Teachers‟ and Learners‟ Attitudes towards Culture and ... ?? and Learners‟ Attitudes towards Culture and ... teaching/learning and finally their attitudes towards intercultural communicative competence

  • Published on
    03-May-2018

  • View
    217

  • Download
    5

Embed Size (px)

Transcript

  • Available online at www.jlls.org

    JOURNAL OF LANGUAGE AND LINGUISTIC STUDIES ISSN: 1305-578X

    Journal of Language and Linguistic Studies, 12(2), 01-12; 2016

    Teachers and Learners Attitudes towards Culture and Culture

    Learning in a Turkish Context*

    Ayhan Kahraman a *

    a Dumlupnar University, Ktahya, Turkey

    APA Citation:

    Kahraman, A. (2016). Teachers and Learners Attitudes towards Culture and Culture Learning in a Turkish Context. Journal of Language

    and Linguistic Studies, 12(2), 01-12.

    Abstract

    In the field of ELT, the undeniable relationship between language and culture has always been a focus of

    attention from a variety of perspectives. Sociologists, anthropologists and naturally applied linguists have tried to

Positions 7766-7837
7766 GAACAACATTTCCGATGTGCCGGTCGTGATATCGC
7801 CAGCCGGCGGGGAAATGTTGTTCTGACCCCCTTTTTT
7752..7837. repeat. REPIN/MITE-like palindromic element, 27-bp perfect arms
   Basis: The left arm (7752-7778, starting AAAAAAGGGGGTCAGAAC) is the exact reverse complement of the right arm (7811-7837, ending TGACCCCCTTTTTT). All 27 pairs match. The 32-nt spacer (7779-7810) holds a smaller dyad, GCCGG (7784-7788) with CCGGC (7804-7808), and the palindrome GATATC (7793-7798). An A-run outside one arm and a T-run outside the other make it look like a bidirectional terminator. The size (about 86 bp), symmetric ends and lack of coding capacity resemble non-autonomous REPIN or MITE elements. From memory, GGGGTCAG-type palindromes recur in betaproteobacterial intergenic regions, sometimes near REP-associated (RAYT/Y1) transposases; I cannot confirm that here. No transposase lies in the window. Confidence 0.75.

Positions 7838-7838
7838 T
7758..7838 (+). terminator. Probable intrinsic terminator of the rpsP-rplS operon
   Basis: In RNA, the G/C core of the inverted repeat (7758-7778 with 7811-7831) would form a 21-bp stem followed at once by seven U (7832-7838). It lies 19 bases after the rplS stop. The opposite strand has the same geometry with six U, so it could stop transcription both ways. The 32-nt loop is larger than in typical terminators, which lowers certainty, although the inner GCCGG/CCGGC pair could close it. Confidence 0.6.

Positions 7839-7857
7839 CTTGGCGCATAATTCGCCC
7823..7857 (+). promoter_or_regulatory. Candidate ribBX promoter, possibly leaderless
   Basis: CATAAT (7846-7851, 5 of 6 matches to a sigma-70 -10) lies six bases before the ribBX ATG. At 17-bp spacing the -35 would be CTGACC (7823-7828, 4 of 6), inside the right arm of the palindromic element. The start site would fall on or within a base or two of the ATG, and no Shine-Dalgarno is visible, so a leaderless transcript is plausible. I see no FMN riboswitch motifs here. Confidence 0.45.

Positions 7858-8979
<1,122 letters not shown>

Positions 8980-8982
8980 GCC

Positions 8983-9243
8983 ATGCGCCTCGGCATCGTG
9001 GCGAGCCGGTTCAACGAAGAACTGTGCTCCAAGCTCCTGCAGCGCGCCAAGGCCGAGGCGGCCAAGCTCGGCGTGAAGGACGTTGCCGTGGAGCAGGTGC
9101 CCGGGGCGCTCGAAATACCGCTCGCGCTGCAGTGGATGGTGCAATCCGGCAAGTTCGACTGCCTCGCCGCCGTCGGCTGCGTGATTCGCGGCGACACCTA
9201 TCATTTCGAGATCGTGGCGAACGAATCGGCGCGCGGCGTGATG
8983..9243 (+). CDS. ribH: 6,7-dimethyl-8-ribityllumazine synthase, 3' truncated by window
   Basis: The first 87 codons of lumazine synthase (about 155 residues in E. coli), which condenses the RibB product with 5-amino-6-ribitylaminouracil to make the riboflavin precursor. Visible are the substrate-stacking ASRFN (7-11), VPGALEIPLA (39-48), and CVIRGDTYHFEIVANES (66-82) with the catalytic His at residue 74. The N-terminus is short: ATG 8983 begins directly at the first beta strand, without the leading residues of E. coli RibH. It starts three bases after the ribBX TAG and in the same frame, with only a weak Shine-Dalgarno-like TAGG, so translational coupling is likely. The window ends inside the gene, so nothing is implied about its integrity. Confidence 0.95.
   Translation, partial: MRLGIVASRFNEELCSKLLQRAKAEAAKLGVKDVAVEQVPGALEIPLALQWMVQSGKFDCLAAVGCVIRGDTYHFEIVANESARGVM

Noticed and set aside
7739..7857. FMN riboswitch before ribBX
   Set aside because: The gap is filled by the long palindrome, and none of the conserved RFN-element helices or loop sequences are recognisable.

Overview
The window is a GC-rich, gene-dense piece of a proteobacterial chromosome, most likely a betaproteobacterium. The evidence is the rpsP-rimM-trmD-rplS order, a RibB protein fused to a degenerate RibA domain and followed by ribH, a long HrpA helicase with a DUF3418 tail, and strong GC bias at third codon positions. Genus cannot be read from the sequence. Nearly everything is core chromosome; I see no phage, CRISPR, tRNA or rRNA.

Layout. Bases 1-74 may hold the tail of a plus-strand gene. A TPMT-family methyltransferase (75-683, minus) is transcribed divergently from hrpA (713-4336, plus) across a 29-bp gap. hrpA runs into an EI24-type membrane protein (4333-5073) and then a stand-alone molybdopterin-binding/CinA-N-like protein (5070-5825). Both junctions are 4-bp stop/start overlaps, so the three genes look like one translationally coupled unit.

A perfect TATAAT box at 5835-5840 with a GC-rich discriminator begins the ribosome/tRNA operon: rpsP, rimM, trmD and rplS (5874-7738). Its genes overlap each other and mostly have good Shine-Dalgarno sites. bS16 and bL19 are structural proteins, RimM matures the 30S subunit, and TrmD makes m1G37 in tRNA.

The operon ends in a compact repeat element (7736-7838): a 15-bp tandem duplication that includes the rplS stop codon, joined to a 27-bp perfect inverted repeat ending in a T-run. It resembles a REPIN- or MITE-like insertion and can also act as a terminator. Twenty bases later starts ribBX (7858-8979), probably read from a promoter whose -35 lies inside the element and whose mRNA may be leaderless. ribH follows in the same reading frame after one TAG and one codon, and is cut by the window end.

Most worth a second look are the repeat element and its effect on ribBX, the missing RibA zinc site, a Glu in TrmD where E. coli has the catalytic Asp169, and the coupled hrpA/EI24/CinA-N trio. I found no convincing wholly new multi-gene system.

understand whether cultural aspects of L2 scaffold or interfere in much the way where other types of contrasting

    linguistic systems do. Therefore, the aim of this study is to investigate teachers and EFL learners perspectives

    on understanding of culture; attitudes towards culture teaching; the cultural topics they favour to teach/learn in

    the classroom; time allocation to culture teaching/learning and finally their attitudes towards intercultural

    communicative competence. The data were collected through a Likert type questionnaire in which Turkish

    teachers of English and Turkish university students were asked questions to respond with the purpose of finding

    the importance of cultural aspects in learning the target language. The analysed results show encouraging signs

    for changing the perception of cultural teaching by some sound evidence provided by the participants of the

    study.

    2016 JLLS and the Authors - Published by JLLS.

    Keywords: culture/intercultural teaching; teacher/learner attitude; intercultural communicative competence;

    cultural awareness; foreign language education

    1. Introduction

    Language teacher programs all over the world and naturally in Turkey aim to train and develop

    prospective language teachers to become well equipped teachers in all aspects of language teaching.

    However, if such programs have been analysed in depth, the linguistic part of language teaching over

    shades culture and culture teaching. That is, teacher training programs do not give much emphasize to